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Jim Richey grew up in western Oklahoma where his interest in photography first blossomed in the high school photo club. After graduating from Northwestern Oklahoma State University in 1967 Jim joined Conoco and spent nearly thirty years with the company, retiring in 1996. In parallel with his Conoco career Jim did commercial illustration work, graphics design and photography. In 1975 he began (and continues to) illustrate and edit the Methods of Work column for Fine Woodworking Magazine.

In the years since his retirement Jim has expanded his lifelong interest in photography, now concentrating primarily on large-format black-and-white art images. He draws inspiration from the writings and works of photographic giants Ansel Adams, Edward Weston and Paul Strand and has studied with Joe Englander, George DeWolfe and the Santa Fe Photography Workshops.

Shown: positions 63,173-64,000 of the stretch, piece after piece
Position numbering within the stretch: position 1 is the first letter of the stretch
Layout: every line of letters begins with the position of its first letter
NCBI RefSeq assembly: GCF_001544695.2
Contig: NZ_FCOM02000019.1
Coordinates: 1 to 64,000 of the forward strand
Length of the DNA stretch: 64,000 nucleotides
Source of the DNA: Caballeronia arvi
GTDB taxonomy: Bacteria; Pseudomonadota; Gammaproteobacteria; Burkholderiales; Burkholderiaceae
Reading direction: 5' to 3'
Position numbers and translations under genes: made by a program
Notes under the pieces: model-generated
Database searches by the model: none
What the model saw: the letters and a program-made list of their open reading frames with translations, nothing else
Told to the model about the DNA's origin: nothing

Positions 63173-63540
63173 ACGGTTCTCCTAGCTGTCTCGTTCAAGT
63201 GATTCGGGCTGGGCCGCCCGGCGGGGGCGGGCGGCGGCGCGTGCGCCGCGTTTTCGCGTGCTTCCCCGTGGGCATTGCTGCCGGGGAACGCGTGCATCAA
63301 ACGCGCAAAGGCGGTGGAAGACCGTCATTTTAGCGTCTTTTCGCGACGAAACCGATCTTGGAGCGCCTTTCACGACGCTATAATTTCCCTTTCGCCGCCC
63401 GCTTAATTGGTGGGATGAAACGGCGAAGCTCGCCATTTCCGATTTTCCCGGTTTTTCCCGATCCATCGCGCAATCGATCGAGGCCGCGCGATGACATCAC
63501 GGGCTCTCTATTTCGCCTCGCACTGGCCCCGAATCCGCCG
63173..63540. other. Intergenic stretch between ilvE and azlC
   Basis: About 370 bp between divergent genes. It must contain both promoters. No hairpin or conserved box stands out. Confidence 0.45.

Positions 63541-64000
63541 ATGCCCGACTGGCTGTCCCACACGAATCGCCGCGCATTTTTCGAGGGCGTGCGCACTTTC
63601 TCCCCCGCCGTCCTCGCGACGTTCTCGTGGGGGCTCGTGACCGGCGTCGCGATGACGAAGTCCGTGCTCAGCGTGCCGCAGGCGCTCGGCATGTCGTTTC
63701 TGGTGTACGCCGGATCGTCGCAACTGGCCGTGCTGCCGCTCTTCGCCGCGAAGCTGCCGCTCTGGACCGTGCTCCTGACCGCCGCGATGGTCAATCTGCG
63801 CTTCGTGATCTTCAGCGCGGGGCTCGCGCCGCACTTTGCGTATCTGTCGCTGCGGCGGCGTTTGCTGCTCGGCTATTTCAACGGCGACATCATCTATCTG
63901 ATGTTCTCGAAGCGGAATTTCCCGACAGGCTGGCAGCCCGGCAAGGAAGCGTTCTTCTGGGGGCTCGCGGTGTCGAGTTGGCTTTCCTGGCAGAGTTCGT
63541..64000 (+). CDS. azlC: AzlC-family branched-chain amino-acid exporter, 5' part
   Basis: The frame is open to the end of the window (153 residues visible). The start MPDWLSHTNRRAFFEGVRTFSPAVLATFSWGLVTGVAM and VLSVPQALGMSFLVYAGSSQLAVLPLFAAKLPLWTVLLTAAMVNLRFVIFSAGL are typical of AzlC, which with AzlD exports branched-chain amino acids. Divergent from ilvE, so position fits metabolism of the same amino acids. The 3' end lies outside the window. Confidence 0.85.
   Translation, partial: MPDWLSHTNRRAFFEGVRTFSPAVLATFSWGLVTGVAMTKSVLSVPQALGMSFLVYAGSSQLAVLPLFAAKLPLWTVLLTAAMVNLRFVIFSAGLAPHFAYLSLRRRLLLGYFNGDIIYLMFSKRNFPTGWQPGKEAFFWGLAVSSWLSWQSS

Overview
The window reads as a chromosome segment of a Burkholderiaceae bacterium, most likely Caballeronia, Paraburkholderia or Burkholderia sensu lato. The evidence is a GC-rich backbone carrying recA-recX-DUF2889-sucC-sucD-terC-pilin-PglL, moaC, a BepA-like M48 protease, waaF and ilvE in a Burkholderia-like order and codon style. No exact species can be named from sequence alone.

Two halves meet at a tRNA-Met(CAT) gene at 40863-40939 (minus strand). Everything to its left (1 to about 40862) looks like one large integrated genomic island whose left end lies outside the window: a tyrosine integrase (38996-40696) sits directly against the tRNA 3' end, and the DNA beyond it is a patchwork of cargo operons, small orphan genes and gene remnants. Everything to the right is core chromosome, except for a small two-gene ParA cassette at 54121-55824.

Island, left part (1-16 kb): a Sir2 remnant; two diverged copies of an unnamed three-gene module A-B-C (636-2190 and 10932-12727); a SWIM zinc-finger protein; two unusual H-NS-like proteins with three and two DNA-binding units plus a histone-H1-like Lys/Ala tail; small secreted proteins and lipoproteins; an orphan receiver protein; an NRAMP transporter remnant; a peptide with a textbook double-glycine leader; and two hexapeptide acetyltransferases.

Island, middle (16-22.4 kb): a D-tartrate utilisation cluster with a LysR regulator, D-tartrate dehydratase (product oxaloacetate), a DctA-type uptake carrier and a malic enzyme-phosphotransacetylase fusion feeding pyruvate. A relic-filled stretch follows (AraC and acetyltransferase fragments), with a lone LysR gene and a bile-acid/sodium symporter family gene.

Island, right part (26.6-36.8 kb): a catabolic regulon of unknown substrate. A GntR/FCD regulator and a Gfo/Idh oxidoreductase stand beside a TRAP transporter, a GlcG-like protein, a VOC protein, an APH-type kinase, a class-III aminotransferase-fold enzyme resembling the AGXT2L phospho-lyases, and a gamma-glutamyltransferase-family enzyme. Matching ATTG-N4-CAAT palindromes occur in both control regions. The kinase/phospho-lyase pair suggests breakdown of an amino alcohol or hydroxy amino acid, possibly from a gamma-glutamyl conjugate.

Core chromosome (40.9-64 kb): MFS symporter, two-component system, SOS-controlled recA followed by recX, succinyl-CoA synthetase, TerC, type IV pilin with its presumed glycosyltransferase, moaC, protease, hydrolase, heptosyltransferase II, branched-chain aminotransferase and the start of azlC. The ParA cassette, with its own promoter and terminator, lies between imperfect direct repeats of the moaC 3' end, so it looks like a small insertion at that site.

Jim’s work has been exhibited at the ConocoPhillips Headquarters in Houston (1993), Oklahoma State Capital (1998, 2011), the Hubbard Museum of the West in New Mexico (2009, 2007, 2006, 2005) and numerous art shows in Oklahoma, Kansas and Colorado. His images have received top honors at the Mayfest Art Show in Tulsa (Photography winner, 2004), Riverfest Art Show in Wichita (Photography winner, 2009, 2006, 2005, 2004 and 2003) and the Paseo Art Show in Oklahoma City (Best of Show, 2006 and Best Two Dimensional Art, 2009 and 2011). 

Jim and his wife, Melba, divide their time between their hometown of Alva, Oklahoma and South Fork, Colorado, where they own a rustic cabin. The majority of Jim's images are drawn from these two areas.

Jim uses traditional large format photographic equipment to capture the images on film. After development, the negatives are scanned, adjusted and printed digitally using archival inks. His photographic workflow takes the best from traditional film and modern digital technologies.